Sam "Lightnin'" Hopkins (March 15, 1912 – January 30, 1982) was a blues guitar musician, from Houston, Texas who became a popular recording artist on the R&B charts in the late 1940s and early 1950s, and then experienced even greater success among white audiences during the blues revival of the 1960s.
Hopkins toured widely and was a perennial favorite at folk festivals and coffee houses, even playing a command performance for Queen Elizabeth II in London. He was able to create a uniquely complete sound for a solo performer, due to his dexterity on the guitar and his engaging vocal personality. He recorded more than 80 albums and is considered highly influential among the young blues musicians who went on to play in well known rock bands in the 1970s and 1980s. He has been called "the very personification of Texas blues" (Clayton 2005).
Sam Hopkins was born in Centerville, Texas to Abe and Frances (Sims) Hopkins. Together with his mother and five siblings, little Sam moved to Leona, Texas after his father died in 1915. His first instrument was a home-made guitar fashioned from a cigar box, which he got when he was eight years old.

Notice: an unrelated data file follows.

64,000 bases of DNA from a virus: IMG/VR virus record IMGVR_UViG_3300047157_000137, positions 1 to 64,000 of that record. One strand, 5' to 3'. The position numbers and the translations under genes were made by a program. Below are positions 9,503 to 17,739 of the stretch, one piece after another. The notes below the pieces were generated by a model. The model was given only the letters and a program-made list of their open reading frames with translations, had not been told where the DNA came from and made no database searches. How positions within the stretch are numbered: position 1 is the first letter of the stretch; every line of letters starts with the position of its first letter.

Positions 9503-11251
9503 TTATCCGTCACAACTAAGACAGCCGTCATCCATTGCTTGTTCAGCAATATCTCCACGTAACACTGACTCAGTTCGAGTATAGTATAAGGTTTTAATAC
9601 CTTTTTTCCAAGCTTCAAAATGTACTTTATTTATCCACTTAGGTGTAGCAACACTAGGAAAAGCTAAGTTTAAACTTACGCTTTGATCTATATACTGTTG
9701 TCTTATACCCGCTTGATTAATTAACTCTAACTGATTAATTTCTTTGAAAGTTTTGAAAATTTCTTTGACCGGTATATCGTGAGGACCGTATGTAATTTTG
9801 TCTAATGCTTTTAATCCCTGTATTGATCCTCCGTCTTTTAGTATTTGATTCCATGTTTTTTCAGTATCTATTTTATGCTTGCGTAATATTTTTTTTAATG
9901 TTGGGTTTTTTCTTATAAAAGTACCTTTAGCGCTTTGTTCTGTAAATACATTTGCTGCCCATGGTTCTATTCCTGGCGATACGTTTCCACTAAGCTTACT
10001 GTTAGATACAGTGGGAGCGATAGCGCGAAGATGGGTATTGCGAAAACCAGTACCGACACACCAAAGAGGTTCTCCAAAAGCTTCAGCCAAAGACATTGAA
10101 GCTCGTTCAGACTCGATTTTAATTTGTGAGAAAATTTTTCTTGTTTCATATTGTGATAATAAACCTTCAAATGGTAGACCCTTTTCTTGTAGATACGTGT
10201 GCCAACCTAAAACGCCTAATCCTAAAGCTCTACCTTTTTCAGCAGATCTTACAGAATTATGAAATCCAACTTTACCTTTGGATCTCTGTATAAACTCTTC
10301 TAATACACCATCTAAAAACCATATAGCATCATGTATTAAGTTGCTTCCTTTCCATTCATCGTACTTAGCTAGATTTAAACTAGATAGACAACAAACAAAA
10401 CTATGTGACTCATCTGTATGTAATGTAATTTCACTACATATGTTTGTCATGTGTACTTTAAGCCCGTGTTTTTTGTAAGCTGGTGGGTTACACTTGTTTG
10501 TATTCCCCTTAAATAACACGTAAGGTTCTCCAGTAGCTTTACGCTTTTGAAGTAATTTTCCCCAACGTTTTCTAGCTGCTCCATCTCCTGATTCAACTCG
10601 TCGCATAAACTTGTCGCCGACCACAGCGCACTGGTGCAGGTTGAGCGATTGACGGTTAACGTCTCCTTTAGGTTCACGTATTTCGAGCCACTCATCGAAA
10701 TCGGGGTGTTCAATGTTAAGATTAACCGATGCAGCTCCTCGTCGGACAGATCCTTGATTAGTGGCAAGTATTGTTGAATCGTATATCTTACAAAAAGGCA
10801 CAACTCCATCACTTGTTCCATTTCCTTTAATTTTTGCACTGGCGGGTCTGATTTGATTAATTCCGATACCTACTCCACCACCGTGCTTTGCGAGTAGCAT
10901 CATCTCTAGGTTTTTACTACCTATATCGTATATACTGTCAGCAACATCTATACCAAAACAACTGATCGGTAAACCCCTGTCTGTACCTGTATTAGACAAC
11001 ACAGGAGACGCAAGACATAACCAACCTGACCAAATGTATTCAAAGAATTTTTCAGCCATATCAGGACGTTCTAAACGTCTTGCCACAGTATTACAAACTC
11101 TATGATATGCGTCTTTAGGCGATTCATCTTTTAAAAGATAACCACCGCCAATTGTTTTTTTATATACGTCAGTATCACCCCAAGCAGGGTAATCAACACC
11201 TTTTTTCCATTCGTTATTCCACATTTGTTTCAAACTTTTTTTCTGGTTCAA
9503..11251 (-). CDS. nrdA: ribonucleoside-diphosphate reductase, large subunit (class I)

A major influence on his playing was Blind Lemon Jefferson, who sometimes partnered with Hopkins' cousin, Texas Alexander, and encouraged him to to develop his talent. While still in his teens, Sam started living the bluesman's life, traveling by hitchhiking or "riding the rails" and playing for dances and parties. His marriage to Elamer Lacey produced several children, but did not endure, due to Hopkin's rambling. After a stint in prison, he returned to his musician's life in the late 1930s. His unique style—characterized by a strong, dampened bass line, punctuated by slaps, flourishes, and short powerful leads or fills in the treble register—was born from spending countless hours playing for small dance crowds without a backing band.
When Hopkins and Alexander were playing in Houston in 1946, Hopkins was discovered by Lola Anne Cullum of Los Angeles', Aladdin Records. A piano player who backed Hopkins in the first Aladdin sessions reportedly gave him the nickname Lightnin’, probably because of Hopkins' nimble playing style. Hopkins' partnership with Alladin resulted more than 40 singles, but he also recorded for numerous other labels, including Houston's Gold Star Records.
Hopkins eventually made his home in in Houston, touring occasionally. In the late 1940s and early 1950s he recorded a large number of songs, which sold well to the black audience. His biggest record was “Shotgun Blues” (1950) which reached number five on the Billboard R & B chart. Among his other hits were “Short Haired Women" (1947) and “Penitentiary Blues” (1959). His album Mojo Hand (1960) is considered a classic.